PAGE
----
by Joshua Bennett
1. Pop’s motive; how his fists seek shelter: I wasn’t being fresh when I told
my father his word was good as fish grease in a heatless house far as Mama or I
was concerned. So I don’t know which word cut him clean like that, what tensed
each arm or gave his precious temper flight. I never say the right thing. All my
rebuttals land awkwardly, like they started dying on the way down.
2. Sartorial process through which desire is produced, as if a crop or
alibi: Back in his day Pop was the freshest dude this side of the BK Bridge and the
runner-up wasn’t close enough to make out the color of his socks, you dig? He used
to rock these three-piece polyester suits that made him look like a redwood come alive
just to stunt. Story goes mama saw him in a club downtown & his rendition of the
hustle was so smooth she got stuck in his glow for like a whole minute before the
bridge gave her body back to itself. Or maybe it was the other way. Maybe mama
was both the dance floor & the light that called it forth. Maybe Pop never danced,
but was so lovely Mama released her hold on the room for the length of the second
chorus just to show the charmer how to move as if the heat were its own currency:
danger you could pay the rent with.
3. Not yet faded or impaired: The freshest memory I have of my father takes
place in an IHOP in Washington Heights & he is eating eggs, describing my
diction as if it were on display, floating in a bulletproof box: “The way all those
words come out of your head, man. It’s amazing. It’s like a book or something.”
Morning After We Hook Up
by Lisa Summe
Here in this motel parking lot there are enough cigarette
butts to build a statue of you, enough McDonald’s straw wrappers
around the garbage can to tie you up and keep you here.
Five minutes in a parking lot with you is an accidental
permanent thing. I can’t look at you because last night.
I can’t look at you because where are my sunglasses,
because here we are in a dirty-ass parking lot
five years after we broke up, filled with apologies
and come here to me. Here’s the millionth poem I wrote
about wanting you again. I wanted to write a poem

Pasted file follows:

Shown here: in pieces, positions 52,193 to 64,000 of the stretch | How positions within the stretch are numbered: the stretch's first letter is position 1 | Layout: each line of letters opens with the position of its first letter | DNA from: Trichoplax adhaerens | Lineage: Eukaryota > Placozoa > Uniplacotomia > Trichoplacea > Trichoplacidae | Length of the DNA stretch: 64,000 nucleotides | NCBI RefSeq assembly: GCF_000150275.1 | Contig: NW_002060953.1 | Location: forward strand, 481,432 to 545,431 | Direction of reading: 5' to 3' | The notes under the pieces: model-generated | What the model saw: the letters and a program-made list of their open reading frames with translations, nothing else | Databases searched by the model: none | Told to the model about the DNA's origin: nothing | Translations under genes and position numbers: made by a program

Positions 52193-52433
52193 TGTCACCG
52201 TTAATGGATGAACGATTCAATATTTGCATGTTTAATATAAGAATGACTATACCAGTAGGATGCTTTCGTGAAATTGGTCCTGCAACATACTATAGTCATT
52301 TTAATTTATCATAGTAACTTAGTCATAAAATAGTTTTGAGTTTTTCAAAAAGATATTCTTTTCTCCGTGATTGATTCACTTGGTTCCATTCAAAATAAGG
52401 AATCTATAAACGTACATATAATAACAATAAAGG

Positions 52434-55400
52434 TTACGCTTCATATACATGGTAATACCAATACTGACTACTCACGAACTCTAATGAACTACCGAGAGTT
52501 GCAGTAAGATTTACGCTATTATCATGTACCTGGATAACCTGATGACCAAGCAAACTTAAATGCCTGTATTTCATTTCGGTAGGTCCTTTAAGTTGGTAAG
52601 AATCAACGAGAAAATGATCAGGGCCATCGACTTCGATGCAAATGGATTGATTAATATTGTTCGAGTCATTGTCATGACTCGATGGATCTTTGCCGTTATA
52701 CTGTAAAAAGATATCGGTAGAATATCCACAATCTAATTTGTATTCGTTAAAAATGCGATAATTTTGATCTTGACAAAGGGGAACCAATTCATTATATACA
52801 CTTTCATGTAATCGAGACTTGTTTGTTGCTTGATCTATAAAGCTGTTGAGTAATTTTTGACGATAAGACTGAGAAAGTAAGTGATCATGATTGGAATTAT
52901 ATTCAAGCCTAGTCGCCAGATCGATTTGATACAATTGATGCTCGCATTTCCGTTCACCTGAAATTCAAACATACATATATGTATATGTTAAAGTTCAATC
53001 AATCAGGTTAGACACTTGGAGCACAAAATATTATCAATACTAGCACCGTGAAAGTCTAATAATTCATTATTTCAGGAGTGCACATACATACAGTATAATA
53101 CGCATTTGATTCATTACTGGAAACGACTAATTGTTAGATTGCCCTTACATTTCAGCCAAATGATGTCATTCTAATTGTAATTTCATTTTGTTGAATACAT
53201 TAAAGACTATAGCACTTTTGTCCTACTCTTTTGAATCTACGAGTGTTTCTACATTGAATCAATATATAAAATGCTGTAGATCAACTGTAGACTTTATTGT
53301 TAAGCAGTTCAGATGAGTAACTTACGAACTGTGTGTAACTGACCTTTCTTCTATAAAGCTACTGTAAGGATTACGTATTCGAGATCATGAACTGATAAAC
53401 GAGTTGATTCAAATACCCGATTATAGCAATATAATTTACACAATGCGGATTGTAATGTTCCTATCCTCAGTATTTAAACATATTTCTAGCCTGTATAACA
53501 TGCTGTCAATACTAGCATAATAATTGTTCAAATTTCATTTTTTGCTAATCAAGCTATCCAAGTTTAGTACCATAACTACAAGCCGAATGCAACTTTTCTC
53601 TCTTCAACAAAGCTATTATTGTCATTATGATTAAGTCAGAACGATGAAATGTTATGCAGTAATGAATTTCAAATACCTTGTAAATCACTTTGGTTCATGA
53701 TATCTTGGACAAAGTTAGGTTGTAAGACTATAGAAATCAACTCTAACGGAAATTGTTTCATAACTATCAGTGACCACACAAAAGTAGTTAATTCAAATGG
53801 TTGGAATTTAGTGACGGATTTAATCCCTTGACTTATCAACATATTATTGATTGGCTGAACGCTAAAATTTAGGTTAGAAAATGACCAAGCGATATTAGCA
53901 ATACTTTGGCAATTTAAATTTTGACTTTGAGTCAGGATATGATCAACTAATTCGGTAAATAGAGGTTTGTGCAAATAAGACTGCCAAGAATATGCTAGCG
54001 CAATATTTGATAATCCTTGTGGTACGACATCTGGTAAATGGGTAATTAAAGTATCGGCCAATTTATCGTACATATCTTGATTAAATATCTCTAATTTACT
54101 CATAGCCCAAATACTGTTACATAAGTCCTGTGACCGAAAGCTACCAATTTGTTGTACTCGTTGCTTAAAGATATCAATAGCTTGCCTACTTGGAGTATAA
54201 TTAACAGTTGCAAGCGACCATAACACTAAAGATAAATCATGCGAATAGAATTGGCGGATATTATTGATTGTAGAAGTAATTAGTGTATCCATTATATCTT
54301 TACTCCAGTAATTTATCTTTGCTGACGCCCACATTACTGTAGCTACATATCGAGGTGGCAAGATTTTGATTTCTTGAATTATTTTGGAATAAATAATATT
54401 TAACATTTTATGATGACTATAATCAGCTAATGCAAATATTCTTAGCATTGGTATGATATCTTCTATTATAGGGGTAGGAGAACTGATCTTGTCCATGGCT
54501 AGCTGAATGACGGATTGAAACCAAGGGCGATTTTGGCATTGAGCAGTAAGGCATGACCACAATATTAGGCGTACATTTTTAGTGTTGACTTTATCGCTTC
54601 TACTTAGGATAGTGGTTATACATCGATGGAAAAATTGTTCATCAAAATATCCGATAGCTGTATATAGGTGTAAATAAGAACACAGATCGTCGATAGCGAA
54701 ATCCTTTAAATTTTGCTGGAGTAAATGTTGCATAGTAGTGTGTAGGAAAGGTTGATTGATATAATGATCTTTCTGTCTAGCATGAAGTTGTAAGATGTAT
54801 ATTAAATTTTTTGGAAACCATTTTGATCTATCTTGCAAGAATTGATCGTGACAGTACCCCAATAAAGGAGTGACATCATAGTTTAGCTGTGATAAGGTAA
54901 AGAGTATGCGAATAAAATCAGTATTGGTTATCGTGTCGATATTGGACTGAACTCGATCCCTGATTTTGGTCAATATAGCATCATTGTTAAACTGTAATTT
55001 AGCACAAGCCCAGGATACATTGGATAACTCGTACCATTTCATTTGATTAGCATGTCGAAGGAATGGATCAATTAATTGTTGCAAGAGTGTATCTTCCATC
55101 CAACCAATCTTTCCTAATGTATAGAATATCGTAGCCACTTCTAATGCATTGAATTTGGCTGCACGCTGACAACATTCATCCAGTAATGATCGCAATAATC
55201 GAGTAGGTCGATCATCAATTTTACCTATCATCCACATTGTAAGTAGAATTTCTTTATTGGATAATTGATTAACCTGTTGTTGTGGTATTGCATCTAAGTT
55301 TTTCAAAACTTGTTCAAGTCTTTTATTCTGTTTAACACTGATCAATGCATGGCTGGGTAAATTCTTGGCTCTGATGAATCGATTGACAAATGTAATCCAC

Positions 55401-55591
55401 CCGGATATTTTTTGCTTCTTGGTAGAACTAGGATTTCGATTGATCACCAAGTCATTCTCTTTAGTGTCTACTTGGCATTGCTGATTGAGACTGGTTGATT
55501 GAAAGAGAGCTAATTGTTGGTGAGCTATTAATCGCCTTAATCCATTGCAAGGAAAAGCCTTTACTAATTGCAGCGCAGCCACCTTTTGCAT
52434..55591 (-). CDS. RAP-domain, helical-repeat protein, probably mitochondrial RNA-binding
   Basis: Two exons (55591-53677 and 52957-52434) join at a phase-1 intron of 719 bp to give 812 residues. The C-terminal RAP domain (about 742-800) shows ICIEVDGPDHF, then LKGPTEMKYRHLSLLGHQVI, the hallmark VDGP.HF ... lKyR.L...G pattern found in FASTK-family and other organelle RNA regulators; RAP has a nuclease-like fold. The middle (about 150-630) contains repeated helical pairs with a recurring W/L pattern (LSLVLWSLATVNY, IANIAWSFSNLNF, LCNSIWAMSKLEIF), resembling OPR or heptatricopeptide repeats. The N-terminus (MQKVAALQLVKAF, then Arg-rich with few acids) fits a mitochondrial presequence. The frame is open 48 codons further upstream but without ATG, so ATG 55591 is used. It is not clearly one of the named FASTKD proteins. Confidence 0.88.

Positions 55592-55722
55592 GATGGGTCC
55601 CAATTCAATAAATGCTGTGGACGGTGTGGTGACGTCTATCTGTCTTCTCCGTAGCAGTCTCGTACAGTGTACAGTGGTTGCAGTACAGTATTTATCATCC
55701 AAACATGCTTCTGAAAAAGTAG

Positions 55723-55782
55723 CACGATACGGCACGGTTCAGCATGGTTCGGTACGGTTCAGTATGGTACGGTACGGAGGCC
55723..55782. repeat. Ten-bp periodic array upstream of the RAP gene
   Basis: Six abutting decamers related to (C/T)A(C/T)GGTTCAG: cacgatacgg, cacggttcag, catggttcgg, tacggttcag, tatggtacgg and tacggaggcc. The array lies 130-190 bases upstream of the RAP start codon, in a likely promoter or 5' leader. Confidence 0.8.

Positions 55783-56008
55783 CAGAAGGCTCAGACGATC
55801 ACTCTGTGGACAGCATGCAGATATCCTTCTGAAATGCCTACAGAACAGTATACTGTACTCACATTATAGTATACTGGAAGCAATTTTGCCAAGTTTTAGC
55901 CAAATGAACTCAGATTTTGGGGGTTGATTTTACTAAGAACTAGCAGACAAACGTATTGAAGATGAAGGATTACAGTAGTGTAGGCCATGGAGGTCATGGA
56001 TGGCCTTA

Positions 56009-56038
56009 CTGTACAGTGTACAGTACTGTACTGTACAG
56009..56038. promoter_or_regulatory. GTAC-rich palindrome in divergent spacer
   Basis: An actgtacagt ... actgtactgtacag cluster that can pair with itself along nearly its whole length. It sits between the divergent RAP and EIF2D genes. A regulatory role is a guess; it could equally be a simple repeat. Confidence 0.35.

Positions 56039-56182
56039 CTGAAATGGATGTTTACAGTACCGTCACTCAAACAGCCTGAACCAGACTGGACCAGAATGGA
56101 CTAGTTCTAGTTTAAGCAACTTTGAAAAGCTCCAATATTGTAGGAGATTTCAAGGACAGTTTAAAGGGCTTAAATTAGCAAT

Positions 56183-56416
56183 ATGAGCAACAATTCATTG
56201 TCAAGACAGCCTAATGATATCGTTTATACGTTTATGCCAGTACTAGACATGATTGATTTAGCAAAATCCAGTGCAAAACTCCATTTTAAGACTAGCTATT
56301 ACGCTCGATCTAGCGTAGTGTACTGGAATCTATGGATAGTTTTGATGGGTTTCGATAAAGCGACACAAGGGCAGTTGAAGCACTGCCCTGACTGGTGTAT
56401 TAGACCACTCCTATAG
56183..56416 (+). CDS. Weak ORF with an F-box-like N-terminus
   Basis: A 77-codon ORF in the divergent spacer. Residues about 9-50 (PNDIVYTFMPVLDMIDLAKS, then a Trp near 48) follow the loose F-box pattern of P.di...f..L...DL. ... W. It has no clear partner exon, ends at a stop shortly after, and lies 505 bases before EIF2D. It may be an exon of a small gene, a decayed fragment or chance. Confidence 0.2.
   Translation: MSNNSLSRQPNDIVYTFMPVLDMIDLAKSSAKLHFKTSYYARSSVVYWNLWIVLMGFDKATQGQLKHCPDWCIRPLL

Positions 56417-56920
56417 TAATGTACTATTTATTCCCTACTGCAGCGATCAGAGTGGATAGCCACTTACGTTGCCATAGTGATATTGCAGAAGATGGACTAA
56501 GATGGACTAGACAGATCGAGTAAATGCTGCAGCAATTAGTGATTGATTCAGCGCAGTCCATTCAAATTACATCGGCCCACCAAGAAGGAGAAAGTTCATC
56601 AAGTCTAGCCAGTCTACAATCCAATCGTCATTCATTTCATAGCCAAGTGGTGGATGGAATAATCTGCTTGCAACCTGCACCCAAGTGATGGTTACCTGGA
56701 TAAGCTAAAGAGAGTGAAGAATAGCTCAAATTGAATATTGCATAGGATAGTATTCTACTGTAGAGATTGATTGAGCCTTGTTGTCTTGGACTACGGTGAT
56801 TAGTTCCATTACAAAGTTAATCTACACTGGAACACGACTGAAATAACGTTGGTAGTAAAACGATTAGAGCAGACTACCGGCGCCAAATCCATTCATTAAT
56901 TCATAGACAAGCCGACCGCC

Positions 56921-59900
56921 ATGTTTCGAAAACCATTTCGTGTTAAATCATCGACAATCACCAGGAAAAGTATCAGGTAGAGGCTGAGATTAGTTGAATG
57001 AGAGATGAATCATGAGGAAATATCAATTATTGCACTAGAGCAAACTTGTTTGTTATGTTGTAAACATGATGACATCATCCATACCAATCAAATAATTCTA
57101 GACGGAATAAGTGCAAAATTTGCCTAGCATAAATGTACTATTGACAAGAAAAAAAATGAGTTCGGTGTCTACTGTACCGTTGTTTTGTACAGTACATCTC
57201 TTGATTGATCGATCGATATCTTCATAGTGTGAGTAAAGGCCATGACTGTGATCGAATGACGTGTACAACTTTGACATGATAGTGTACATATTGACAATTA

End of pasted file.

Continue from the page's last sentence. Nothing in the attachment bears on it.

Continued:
about how I didn’t go home with you. I wanted
to write a poem about how your same yellow dress
lost its charm and how your tattoos just aren’t cool anymore.
I wanted to put a bible verse in here to make myself feel better
about loving you and leaving you and loving you again,
and also because it’s Sunday, but I don’t read the bible.
I can’t think of anything I believe in
besides the holiness of last night at The Wild Rose.
The kiss on the shoulder suddenly, with a shirt on.
One big swallow of whiskey. Jukebox filled with country songs.
How ‘bout baby we make a promise
and not promise anything more than one night.
Forgiveness for everyone: the saint, the sinner,
and even me the moment you led me out the door,
post-Washington Apples, post-you really miss being
with a girl. You always said I never took initiative,
that I just did whatever you wanted, that I wasn’t my own self.
Yes. So I said let’s go somewhere and be the worst versions
of ourselves again. Let’s leave our fingerprints on the walls,
our hair in the drain. The truth is that I will feel your body
even from states away, even with clothes on.
If I had three wishes, I’d give them all to you
if you’d use the first one to disappear forever,
and by forever, I mean call me later.
At a Distance of My Own
by R.M. Ryan
How is it—
returning from the house in the woods
on the bread-crumb trail, holding my sister’s hand—
that we got separated and no matter how hard
we yelled and stamped our feet
and yelled Here I am,
we got farther and farther apart.
I sat there crying
at the uselessness of it all
until I actually started feeling better,
and I remembered stories of boys
raised by animals in the wilderness
and saw, then, looking at me,
birds, just out of reach
but studying me as I studied them
so I followed along at a distance of my own
especially the pair of cardinals
who hopped from tree to tree,
the male like a bloody heart through the air,
the female you didn’t notice right away
but a brown luminescence afterwards.
Where now was the boy
raised by the wilderness, I wondered
as I came out of the woods behind the birds.
I was now the company of crows
who loudly celebrated something,
and a white egret like a pale exclamation point
throwing something over and over in the air
rubbery like a ball.
My God, those balls were frogs!
She was eating frogs, throwing them in the air
and swallowing them as they fell:
all those potential princes gone.
Where now was the boy
raised by the wolves I wondered
as I walked on up the road—
not toward home but toward somewhere else.
There were other cries in the distance now of Here I am.
The crows, still in their loud party,
walked stiffly, rocking from side to side,
sometimes hopping just ahead of me
as if they knew the way
to wherever it was
the boy raised by the wilderness